It’s the scourge of effective marketing: content that caters to everyone and thus caters to no one. It’s plain old vanilla – ubiquitous, bland, and the default choice when you don’t really know what people want or care about and can’t be bothered to find out.

When you follow a storytelling approach informed by data, it’s possible to be much more specific, and thus relevant, to your customers’ needs and interests. Instead of plain old vanilla, it’s goat cheese marionberry habañero. Instead of just a chocolate bar, it’s Tony’s Chocolonely Dark Pecan Coconut. Or, instead of yet another white paper about the virtues of a hybrid cloud environment, it’s a personalized video or peer-to-peer roundtable hosted by CIOs for CIOs.

Master the art and science of data-infused stories

Data-led content makes for much better stories, especially if you can personalize the message and delivery. What kind of data do you need to do that? Where do you find it? And how do you use it to create a more effective content strategy? Fortunately, you don’t have to be a data scientist, but it does require both art and science to connect the insights in your data to content and conversations.

“If you have customers and you have salespeople and you create content, then you have giant barrels of (data) monkeys that are just waiting to be linked,” says Julie Wisdom, co-founder and creative strategist for London-based agency ALIAS Partners, where she has developed a rational, proven approach for creating data-led content that doesn’t lose its sizzle and pop. “I say that because it absolutely can feel like a daunting task. But if you stick with it and just focus on linking a few at a time, your content strategy can confidently carry your marketing strategy.”

With 24 years as a journalist-turned-B2B marketer, Julie has specialized experience and perspective on how to best use data to create more relevant, effective content strategies that tell a great story.

Add empathy to personalized content

First, Julie advises, dig into your existing customer data. When maintained, it’s the single best view into the behavior of your ideal customer. While search and social data are typically the easiest to analyze for topic popularity, customer data provides the richest insight for planning content stories and adding empathy to each stage of your buyer journeys. “Customer and prospect data are precious,” she says

Too many companies overlook or even avoid the data they have internally, either because it’s unstructured and difficult to get or they don’t have a strategy for how they want to use it. “It’s worth the time, pain and anguish of doing whatever is required to access that data, because it’s so hugely valuable,” Julie says, “as long as you remove anything too dated.”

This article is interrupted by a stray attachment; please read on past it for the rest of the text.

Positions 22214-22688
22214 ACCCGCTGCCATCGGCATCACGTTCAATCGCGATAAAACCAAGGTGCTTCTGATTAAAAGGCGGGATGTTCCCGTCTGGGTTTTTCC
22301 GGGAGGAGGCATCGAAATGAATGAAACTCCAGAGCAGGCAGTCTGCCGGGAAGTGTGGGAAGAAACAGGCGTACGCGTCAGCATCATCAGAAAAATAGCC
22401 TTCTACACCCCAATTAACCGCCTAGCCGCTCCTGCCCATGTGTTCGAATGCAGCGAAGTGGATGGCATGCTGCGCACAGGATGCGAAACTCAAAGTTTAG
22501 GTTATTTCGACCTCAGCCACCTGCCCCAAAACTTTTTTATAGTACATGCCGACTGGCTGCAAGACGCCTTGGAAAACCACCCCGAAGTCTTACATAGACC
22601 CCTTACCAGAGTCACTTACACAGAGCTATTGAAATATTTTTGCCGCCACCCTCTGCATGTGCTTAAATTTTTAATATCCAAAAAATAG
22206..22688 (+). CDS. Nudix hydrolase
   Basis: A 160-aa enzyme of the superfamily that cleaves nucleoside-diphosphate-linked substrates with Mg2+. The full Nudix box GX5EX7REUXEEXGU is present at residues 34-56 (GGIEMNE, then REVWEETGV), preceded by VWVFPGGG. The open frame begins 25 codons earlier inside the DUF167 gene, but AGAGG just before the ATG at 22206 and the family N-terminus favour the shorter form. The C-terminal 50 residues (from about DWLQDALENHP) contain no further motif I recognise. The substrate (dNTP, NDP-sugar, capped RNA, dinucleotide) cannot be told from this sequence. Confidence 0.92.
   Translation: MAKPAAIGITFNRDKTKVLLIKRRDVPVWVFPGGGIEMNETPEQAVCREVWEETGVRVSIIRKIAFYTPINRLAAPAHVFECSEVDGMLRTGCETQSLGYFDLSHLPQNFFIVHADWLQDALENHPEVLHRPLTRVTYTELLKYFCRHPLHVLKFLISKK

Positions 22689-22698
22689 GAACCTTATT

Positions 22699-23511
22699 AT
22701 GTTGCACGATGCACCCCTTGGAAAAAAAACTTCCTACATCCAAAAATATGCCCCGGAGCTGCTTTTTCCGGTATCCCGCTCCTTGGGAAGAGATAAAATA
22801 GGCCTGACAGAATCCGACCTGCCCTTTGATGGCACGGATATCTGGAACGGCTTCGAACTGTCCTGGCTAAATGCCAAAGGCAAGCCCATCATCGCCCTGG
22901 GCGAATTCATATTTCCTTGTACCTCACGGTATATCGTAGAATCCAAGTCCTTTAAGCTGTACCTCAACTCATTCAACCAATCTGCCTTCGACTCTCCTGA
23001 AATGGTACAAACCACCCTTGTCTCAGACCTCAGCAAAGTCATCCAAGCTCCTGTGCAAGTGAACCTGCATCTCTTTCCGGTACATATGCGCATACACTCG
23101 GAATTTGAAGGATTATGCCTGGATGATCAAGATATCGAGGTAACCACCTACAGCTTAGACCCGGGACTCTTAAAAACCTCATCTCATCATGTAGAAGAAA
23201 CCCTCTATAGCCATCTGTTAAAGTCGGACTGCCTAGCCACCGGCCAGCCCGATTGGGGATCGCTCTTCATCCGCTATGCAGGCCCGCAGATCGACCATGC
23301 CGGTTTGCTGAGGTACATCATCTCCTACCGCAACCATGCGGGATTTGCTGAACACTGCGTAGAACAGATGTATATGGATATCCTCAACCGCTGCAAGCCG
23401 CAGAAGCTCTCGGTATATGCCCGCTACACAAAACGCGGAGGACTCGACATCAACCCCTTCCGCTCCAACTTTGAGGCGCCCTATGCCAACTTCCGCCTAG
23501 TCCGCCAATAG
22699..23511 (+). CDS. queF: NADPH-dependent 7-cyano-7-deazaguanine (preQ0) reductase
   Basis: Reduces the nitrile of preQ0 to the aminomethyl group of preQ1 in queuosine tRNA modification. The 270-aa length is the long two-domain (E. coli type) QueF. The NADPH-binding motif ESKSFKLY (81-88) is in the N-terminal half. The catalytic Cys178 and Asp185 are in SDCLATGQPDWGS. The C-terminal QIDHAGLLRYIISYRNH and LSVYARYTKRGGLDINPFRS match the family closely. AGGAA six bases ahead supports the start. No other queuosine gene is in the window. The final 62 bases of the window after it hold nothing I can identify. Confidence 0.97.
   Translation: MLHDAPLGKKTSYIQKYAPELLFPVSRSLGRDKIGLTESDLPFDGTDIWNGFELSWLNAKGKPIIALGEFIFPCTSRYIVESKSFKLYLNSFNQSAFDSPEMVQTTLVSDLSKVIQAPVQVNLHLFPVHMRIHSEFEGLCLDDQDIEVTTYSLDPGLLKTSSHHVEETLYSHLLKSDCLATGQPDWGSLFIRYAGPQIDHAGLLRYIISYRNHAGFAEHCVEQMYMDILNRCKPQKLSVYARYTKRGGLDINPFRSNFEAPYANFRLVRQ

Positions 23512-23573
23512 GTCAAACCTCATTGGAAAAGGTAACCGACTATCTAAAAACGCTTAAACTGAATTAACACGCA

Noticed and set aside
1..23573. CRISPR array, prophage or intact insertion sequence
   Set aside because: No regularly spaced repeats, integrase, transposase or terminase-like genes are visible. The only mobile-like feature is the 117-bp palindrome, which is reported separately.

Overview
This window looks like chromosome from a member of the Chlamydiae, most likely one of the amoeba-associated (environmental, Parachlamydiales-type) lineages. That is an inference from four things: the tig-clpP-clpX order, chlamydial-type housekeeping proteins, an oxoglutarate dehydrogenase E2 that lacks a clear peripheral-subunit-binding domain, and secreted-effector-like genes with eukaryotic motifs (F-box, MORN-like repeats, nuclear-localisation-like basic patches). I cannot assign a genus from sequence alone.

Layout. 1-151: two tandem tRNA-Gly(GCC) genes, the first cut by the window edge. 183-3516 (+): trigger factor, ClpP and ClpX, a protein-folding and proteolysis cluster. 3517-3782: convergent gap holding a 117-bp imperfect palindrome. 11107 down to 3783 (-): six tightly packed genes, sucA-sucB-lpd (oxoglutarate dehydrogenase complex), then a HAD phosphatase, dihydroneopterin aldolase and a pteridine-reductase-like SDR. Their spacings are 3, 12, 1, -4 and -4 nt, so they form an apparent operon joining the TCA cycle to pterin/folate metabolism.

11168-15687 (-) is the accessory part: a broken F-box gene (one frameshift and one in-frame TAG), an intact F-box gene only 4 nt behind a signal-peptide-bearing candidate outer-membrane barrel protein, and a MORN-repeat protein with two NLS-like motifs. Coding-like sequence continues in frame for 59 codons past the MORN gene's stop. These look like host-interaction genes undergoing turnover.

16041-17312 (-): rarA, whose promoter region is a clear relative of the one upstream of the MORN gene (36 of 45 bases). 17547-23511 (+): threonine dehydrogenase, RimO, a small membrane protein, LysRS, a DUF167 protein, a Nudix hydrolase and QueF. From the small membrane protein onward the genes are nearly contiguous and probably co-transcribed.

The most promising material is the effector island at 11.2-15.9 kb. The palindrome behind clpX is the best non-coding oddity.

The data in your CRM and marketing automation systems can help you understand how and why your customers became buyers in the first place. Looking across hundreds of thousands (if appropriate) of records, you can get aggregate insight into the buyer journey. Customer engagement data can reveal how your content is performing, including which content drives the most interest and what helps to move people most aggressively from awareness to consideration to purchase to optimization and back to consideration for the next thing.

“If you are feeding this information into Salesforce, for instance, you can see what decision-makers and influencers from a single account consumed through their journey,” Julie says. “This is one potent way to inform your content strategy for their future and also for like accounts.”

Use behavioral data to understand decision-making styles

Some of the most interesting insights relate to how people – and companies – make or influence buying decisions. Are they more emotional or rational? Do they make decisions quickly or more deliberately? There are distinct differences, depending on a person’s role, department, company, and industry – and the buying personality of the company.

“Two companies in the same industry can be radically different,” Julie says, “so why do we focus just on grouping profiles of roles rather than profiles of businesses?” She adds that different types of companies often have a distinctive style of decision-making based on their culture and leadership.

ALIAS uses a model for profiling prospects and target accounts based on buying modalities. This allows Julie and her team to create content based on stylistic differences, tailoring the tone of voice or format for different preferences, rather than producing different content for every possible segment.

Here’s how different decision-making styles might be implemented in your content strategy:

  • Competitive – interactive survey that compares answers with industry benchmarks
  • Spontaneous – infographic with high-impact statistics and graphics
  • Methodical – long-form, research-based white paper with lots of technical data
  • Humanistic – case studies or first-person testimonials that highlight how others have solved similar problems